Motorways (Roadhouses)

    asked the Secretary of State for Scotland what proposals have been made that the new motorways should include provision for the building of roadhouses; and if he will refuse to sanction such buildings.

    No such proposals have been made to me. I shall keep the hon. Member's point in view when considering the terms of any lease to be granted for a service area on a motorway in Scotland.

    Shops And Warehouses (Fire Prevention)

    asked the Secretary of State for Scotland whether he has now issued advice to fire authorities in respect of higher standards of fire precautions in shops, departmental and bonded stores.

    Not yet, but progress is being made. As regards shops and departmental stores, final consideration is being given today by the Joint Fire Prevention Committee of the Central Fire Brigades Advisory Councils to a fire prevention note containing guidance designed to secure a higher standard of fire precautions. As regards warehouses in which spirit is stored, work in the preparation of a code of practice is well ahead but will take a little longer to complete.

    Trade And Commerce

    Southern Cameroons

    asked the President of the Board of Trade whether Her Majesty's Government have considered the effect upon the existing trading arrangements of the Southern Cameroons of termination on 1st October, 1961, of the United Nations trusteeship administered by Her Majesty's Government, and in particular the importance of Commonwealth Preference to the territory's economy.

    Yes. The adjustment of the trading arrangements of the Southern Cameroons to accord with its new international position will inevitably take some time. In order to allow for consideration of those transitional arrangements which will best facilitate such adjustments, Her Majesty's Government will shortly invite Parliament to approve legislation allowing products of the Southern Cameroons to continue to be eligible for Commonwealth Preference for a period of up to one year from 1st October, 1961. This would be a stopgap measure only.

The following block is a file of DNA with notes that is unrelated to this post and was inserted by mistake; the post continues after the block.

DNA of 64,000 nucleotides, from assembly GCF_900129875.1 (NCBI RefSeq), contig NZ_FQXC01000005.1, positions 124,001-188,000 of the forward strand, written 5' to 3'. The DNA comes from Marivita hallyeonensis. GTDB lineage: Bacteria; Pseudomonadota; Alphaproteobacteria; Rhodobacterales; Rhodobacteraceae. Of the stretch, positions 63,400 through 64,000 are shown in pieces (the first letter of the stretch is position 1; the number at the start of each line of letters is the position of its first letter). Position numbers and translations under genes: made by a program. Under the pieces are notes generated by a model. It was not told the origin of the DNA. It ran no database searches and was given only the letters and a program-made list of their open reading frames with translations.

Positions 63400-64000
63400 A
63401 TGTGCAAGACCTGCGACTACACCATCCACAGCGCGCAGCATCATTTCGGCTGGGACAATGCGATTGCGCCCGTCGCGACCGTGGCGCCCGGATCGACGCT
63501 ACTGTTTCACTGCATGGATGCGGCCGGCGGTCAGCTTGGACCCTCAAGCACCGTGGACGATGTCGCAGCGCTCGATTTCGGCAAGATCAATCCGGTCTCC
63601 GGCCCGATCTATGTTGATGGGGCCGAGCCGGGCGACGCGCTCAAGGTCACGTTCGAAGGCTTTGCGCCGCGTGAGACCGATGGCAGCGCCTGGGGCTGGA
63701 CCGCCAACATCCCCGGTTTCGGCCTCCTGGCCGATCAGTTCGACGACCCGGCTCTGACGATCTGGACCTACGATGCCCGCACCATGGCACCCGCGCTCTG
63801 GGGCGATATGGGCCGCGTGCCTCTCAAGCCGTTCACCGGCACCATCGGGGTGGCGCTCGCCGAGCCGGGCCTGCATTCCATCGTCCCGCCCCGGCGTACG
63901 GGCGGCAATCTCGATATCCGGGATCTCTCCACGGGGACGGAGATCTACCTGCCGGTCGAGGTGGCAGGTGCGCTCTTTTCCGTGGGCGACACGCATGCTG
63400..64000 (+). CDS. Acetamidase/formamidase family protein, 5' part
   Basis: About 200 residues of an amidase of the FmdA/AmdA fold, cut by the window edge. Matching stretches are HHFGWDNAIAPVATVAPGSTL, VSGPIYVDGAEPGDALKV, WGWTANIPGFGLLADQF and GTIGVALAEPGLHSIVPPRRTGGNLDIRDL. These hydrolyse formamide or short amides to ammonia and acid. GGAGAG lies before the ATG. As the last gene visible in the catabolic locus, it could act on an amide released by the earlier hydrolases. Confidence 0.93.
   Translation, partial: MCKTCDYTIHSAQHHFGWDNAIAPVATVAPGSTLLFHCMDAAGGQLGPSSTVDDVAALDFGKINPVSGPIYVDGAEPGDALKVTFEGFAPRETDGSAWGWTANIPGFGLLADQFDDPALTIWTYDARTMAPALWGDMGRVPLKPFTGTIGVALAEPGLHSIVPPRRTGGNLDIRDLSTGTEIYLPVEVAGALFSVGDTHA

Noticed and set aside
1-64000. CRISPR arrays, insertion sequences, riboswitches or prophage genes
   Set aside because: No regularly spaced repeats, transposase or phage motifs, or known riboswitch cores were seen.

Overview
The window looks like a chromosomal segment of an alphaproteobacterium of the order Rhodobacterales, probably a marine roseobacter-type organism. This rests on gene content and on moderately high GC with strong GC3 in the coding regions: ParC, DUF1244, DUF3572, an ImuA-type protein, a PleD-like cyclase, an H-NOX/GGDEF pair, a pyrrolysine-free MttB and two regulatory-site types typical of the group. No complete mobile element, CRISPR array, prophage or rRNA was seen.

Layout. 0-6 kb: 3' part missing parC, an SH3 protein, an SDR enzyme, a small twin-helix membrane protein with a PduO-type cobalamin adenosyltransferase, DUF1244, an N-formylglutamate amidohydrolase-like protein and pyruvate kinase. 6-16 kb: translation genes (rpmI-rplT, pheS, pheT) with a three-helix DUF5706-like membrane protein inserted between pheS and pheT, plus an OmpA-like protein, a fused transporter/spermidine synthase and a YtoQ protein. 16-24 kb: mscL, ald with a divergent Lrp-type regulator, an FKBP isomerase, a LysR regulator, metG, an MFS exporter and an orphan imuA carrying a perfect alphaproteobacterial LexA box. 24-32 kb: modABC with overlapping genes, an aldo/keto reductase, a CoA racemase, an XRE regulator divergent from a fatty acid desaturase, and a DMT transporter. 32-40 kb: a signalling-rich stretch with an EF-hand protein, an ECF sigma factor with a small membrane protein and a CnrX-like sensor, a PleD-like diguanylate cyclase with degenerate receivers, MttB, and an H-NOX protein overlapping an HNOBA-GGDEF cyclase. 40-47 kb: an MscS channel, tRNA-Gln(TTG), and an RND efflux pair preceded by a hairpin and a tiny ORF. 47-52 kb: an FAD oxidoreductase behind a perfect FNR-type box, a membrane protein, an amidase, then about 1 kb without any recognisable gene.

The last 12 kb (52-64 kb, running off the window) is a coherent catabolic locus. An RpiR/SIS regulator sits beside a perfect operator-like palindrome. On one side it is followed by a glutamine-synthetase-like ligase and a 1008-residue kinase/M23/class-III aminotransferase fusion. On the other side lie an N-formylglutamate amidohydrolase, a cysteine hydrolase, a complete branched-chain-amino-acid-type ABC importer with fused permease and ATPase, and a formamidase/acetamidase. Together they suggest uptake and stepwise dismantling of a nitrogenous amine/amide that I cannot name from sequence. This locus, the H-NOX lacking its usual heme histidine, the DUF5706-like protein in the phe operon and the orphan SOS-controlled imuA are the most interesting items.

Weights And Measures Bill

    asked the President of the Board of Trade when he proposes to make progress with the Weights and Measures Bill.

    It is now clearly impracticable to pass the Weights and Measures Bill through all its stages in this House in the present Session. The Bill has been fully discussed in another place and many useful amendments have been made or suggested. Public discussion has also brought out additional matters of interest to particular trades, consumers and local authorities. All these suggestions have received careful consideration, and it is clear that numer- ous amendments would have been required in Committee if time could have been found.In the circumstances, I have decided to present in the near future a Weights and Measures (No. 2) Bill. This will include the amendments which I would have moved in Committee, and will show that the discussion of the present Bill in another place and by the public has not been abortive. Its publication at this stage will, I hope facilitate further Parliamentary consideration of the Measure by giving hon. Members and the public an early opportunity to study the Bill with the proposed Government amendments incorporated in it.